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State can't rewrite federal worker law
Daily Herald Editorial Board
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Published: 9/26/2007 12:17 AM

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The state of Illinois is 100 percent wrong in preventing employers from participating in a voluntary federal government employment verification program until it's 99 percent right.

As it is, the federal government advises participating employers about a worker's legal authority to work in the United States within a day for about 92 percent of cases.

Not perfect, but not bad. But the state insists, under a law approved by the legislature and signed by Gov. Rod Blagojevich last month, that the federal government must be able to complete checks with 99 percent accuracy in three days before employers can use the verification program.

We can't think of anything that is consistently 99 percent right -- unless you are talking about the purity of Ivory Soap. It's hard to see this as anything but thwarting a legitimate attempt by the federal government to prevent employers from unknowingly or unlawfully hiring illegal immigrants.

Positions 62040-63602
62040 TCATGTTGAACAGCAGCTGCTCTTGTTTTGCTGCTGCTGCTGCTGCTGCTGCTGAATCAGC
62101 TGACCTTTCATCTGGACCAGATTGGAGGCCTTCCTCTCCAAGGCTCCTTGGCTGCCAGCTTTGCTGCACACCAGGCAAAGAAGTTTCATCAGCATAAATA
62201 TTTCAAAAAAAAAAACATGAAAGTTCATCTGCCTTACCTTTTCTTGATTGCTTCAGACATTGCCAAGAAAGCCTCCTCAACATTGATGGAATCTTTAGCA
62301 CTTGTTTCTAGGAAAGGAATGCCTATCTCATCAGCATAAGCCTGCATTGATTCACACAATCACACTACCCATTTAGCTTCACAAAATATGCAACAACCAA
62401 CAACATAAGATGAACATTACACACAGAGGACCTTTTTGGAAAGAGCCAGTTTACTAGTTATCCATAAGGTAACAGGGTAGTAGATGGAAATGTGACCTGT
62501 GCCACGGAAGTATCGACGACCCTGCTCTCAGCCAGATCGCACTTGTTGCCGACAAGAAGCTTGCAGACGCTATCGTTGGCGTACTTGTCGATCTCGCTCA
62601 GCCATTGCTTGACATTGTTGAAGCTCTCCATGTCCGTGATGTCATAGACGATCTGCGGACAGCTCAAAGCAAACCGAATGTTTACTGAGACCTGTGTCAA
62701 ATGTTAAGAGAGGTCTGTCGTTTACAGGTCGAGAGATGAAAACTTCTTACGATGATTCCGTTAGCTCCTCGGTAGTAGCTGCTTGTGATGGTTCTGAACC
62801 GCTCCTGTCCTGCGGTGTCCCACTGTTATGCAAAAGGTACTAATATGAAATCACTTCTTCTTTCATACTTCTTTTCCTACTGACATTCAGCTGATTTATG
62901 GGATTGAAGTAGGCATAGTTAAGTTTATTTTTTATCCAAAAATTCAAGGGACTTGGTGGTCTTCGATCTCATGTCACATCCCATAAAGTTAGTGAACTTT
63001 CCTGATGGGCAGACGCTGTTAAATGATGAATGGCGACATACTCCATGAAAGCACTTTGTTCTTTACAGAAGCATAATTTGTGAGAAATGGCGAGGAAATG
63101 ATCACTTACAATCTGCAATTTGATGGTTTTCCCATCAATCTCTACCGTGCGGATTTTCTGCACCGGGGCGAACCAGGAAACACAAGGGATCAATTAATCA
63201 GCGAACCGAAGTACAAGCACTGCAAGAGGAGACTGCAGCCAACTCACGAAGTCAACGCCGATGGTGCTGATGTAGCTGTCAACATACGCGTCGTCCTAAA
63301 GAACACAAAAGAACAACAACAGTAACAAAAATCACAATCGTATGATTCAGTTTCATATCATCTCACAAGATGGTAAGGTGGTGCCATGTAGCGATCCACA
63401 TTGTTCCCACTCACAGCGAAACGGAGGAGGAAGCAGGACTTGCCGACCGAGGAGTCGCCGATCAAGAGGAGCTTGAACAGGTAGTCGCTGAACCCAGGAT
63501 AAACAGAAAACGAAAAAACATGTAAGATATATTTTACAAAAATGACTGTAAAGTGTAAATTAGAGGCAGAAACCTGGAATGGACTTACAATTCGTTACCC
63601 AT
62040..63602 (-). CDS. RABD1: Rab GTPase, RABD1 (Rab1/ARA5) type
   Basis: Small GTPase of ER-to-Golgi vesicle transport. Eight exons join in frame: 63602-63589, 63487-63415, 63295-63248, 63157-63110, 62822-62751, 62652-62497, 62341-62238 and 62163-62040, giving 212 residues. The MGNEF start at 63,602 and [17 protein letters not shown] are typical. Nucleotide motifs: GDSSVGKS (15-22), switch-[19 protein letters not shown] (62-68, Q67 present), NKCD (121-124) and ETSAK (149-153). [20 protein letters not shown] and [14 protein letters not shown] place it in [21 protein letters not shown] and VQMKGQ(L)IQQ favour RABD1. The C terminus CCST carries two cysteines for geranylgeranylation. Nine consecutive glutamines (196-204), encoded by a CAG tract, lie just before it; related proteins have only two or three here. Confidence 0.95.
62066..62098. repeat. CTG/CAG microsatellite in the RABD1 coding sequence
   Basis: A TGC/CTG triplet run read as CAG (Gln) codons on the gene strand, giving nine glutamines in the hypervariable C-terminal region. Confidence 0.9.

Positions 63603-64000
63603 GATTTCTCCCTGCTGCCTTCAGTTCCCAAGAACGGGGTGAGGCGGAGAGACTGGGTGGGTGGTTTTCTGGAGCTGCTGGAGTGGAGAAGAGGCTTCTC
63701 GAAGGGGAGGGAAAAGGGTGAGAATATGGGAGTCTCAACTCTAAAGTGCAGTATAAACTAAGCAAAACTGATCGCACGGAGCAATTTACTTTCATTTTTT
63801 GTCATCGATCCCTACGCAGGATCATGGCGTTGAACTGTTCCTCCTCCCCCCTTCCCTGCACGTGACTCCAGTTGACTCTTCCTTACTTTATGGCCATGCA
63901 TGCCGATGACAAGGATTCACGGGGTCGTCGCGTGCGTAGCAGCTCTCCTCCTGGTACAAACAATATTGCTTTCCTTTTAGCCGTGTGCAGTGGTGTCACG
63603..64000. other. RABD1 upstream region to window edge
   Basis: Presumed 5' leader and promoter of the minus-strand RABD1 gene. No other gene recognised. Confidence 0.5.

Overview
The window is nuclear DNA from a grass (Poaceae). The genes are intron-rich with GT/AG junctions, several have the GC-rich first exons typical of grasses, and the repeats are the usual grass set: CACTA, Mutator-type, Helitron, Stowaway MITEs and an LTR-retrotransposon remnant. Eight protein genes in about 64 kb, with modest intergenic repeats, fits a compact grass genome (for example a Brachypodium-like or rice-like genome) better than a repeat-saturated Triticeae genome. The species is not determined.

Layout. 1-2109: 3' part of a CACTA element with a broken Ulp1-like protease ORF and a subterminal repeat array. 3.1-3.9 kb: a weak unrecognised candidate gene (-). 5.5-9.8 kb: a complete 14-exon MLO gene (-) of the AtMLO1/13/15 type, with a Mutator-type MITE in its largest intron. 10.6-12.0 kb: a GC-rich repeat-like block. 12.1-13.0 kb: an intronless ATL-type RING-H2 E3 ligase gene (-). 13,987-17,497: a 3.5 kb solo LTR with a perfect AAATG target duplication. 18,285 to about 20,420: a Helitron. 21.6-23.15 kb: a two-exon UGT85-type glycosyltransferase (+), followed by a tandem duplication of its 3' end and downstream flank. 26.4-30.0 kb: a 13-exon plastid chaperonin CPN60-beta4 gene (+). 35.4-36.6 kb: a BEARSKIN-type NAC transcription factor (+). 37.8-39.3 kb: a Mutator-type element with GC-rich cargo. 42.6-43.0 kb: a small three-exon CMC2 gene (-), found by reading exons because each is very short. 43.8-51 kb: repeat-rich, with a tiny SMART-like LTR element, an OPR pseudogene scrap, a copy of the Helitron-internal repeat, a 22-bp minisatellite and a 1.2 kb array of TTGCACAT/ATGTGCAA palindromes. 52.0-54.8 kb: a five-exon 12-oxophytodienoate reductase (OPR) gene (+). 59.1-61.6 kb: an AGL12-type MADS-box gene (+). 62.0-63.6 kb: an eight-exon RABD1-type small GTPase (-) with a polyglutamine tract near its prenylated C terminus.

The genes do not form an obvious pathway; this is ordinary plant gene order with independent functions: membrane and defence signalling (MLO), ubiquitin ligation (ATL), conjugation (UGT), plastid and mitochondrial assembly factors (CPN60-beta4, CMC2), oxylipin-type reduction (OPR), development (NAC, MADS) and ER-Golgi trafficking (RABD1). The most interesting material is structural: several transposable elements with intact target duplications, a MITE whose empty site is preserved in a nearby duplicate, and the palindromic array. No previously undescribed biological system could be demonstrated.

And unless the state recently got an exemption from honoring the Constitution, it would seem to us that it cannot take actions to define how federal law should be implemented, nor take liberties with the intention of Congress. Indeed, the federal government believes as much in suing the state. The U.S. Department of Justice maintains that the Illinois law "imposes conditions" on employers "that are not required by Congress" and that the state "is attempting to indirectly regulate the U.S. government by imposing state standards on a federal program…"

A federal program, by the way, that is intended to enforce the federal law against the hiring of illegal immigrants. You won't find this in the lawsuit. But you can bet the federal government is angry and frustrated over being accused of not doing enough to stop employers from hiring illegal immigrants, yet when it attempts to do just that, states like Illinois throw up barriers.

Those who support the state law say it is necessary because the federal program, which aims to help employers do the right thing, is unacceptably flawed. For one, some workers have been fired before their legal status was verified. And that is wrong.

Yet the federal government says that shouldn't be happening. The lawsuit states that employers are prohibited "from taking an adverse employment action against a new hire" pending final confirmation of his or her eligibility for employment.

If there are bugs in a system, then the state and the federal government should jointly and cooperatively work them out. Better than confronting each other in court, which the state invited by trying to usurp a federal program that is still highly accurate. Not to mention steeped in the good intention of protecting American workers from having their livelihood undercut by the unlawful employment of illegal immigrants.